• Bone repair: Preliminary studies suggest that cannabidiol can strengthen bones affected by osteoporosis and stimulate new bone growth.
  • Antioxidant: CBD can fight cellular damage from free radicals, which in turn protects the brain from degenerative disease.

Research into CBD for Epilepsy

Scientists have been studying cannabidiol for epilepsy since 1981, and have documented that it can effectively halt and prevent seizures. However, research to understand how CBD performs this function within the brain is only in its early stages. One additional challenge is that cannabidiol has rarely been studied alone– since the ‘80’s it has commonly been used in conjunction with THC as in the medication Sativex. So it is challenging to distinguish the potential of CBD alone for treating seizures, and the exact mechanism by which it might work. According to one epilepsy study:

“There are two theories that seem plausible to explain CBD’s effects. Or at least these will partially explain how CBD may be acting in the body. One theory supports a role for CBD in the hippocampus. The hippocampus is a hub in the brain for the exchange of information, and epilepsy can occur when this exchange is disrupted. The other theory involves the protective effect of cannabinoids, through proteins known as NMDA receptors. NMDA receptors play a major role in memory and learning and cannabinoids may have a distinct or ‘special’ site of interaction on these receptors too.” 2

A number of studies have been published in favor of using cannabinoids in the treatment of epilepsy:

Cannabidiol Displays Antiepileptiform and Antiseizure Properties In Vitro and In Vivo

Exogenous and Endogenous Cannabinoids Suppress Inhibitory Neurotransmission in the Human Neocortex

Endocannabinoid system protects against cryptogenic seizures

Commentary-Slim Evidence for Cannabinoids for Epilepsy

Neuron to astrocyte communication via cannabinoid receptors is necessary for sustained epileptiform activity in rat hippocampus

In April of 2018, the FDA announced its approval of the first cannabis-derived medication, Epidiolex, which can be used to treat rare and severe forms of epilepsy including Lennox-Gastaut Syndrome and Dravet Syndrome in children over the age of 2.

In February of 2019, the American Epilepsy Society released a position statement on cannabis as a treatment for patients with epileptic seizures. In this statement, they recognized that while promising, science is extremely limited and called on the FDA to review cannabis’ status as a schedule 1 drug and make way for the necessary research to take place.

Using CBD When Managing Epilepsy

It is not recommended to change or adjust medications without the assistance of a medical provider. If you are using prescription medications, talk with you doctor before using CBD, as it may impact the absorption and metabolism of certain drugs.

As a supportive supplement, cannabidiol is generally regarded as safe and carries rare and mild side effects, which can include dry mouth, nausea, diarrhea, drowsiness and fatigue.

There is no known overdose level, and many studies have used quite large doses ranging from 600 mg per day (in this anxiety study) to 1000 mg per day (in this schizophrenia study). Anecdotally, however, it is common to reap benefits from as little as 10-20 milligrams a day. Until standard dosing information is approved and released, dosage remains a trial and error guessing game for individuals and as such, experimentation is necessary.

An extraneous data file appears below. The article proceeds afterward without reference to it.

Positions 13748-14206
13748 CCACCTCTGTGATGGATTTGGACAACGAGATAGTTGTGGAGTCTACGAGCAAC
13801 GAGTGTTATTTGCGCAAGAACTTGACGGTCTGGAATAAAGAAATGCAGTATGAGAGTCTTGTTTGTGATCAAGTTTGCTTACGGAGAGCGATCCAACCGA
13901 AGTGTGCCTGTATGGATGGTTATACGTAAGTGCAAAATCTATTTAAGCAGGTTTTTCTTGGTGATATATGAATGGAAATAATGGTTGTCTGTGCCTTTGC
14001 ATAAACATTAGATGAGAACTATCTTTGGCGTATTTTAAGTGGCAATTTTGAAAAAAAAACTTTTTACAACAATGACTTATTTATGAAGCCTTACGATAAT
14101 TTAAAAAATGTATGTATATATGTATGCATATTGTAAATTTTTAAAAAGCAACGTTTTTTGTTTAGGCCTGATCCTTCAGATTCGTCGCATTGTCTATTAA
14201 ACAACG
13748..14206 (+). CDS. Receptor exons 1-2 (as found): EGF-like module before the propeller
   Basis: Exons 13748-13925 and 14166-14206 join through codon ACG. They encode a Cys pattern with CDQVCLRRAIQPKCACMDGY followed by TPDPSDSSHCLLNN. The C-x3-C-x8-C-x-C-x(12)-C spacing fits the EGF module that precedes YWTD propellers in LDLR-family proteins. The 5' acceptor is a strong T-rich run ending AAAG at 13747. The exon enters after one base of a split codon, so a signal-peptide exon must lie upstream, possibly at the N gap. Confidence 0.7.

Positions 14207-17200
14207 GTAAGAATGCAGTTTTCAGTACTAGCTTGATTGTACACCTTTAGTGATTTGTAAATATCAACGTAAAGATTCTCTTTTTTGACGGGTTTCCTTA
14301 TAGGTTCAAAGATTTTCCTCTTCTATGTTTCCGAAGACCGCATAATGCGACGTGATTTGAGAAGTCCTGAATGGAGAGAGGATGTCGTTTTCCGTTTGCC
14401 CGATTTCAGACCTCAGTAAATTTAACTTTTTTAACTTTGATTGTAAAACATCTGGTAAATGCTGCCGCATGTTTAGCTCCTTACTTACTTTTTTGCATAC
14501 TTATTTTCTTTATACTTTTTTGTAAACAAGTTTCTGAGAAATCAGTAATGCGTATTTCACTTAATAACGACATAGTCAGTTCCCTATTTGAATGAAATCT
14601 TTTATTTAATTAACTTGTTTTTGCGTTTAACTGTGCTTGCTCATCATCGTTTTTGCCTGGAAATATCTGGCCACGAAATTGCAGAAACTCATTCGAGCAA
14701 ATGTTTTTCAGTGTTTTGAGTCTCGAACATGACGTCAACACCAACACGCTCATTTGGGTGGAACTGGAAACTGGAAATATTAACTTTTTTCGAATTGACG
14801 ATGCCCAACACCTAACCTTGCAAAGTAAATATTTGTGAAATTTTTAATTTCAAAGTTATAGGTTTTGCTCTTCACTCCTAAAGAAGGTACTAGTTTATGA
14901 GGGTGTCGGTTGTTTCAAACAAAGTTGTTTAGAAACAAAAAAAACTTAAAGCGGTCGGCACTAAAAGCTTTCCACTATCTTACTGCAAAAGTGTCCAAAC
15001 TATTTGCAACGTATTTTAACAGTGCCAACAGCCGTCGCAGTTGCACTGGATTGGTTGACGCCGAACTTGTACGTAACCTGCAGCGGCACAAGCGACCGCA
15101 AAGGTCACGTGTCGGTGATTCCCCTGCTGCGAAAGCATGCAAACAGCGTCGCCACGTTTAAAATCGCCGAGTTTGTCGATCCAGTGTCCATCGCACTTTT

The most common form of consumption for managing chronic conditions is a CBD tincture. Because it is held in the mouth before swallowing, the compounds can absorb into the membrane of the mouth and throat and be more rapidly absorbed into the body.

Capsules are also a popular option for daily use, though their bioavailability may be limited due to breakdown during the digestive process. Check out Frogsong Farm’s line of Drops and DropsPlus tinctures here.

Potential Drug Interactions

As mentioned earlier, there are a couple things to be aware of when incorporating CBD into your wellness routine. Cannabidiol can affect the metabolism and absorption of certain drugs. This 2017 study compiled a large body of research into one place and concluded that, in general, the safety profile of cannabidiol is better than most other drugs.

However, what is noteworthy within this study is the observation that taking it in conjunction with valproic acid may cause elevated liver enzymes, and when taken with Clozabam it may increase tiredness. These are two common anti-seizure medications, so of important consideration.

Conclusion

There is no known cure for epilepsy, so most epilepsy research has looked into management of symptoms. When left untreated, epilepsy can be dangerous and pose risks to general health, mental health and quality of life. Alongside conventional medications, cannabidiol is becoming recognized as a promising alternative for managing seizures in certain kinds of epilepsy.

It is essential to work with your healthcare practitioner if you are interested in incorporating CBD products  into your treatment plan. Oral administrations such as tinctures and capsules are ideal options for daily use, and dosage can begin at 10-25 milligrams a day and be increased as necessary.

When managing a chronic condition, the quality of your supplements is more important than ever. Only buy from companies that offer pure, potent, lab tested products with a traceable source. To shop organically grown, farm-direct CBD, visit Frogsong Farm’s web store. We offer free shipping over $50 and a 30-day satisfaction guarantee.

Find us on Facebook, Instagram, or online at FrogsongFarm.com.

Resources

  1. https://www.ncbi.nlm.nih.gov/pmc/articles/PMC3117489/
  2. https://www.ncbi.nlm.nih.gov/pubmed/22696383/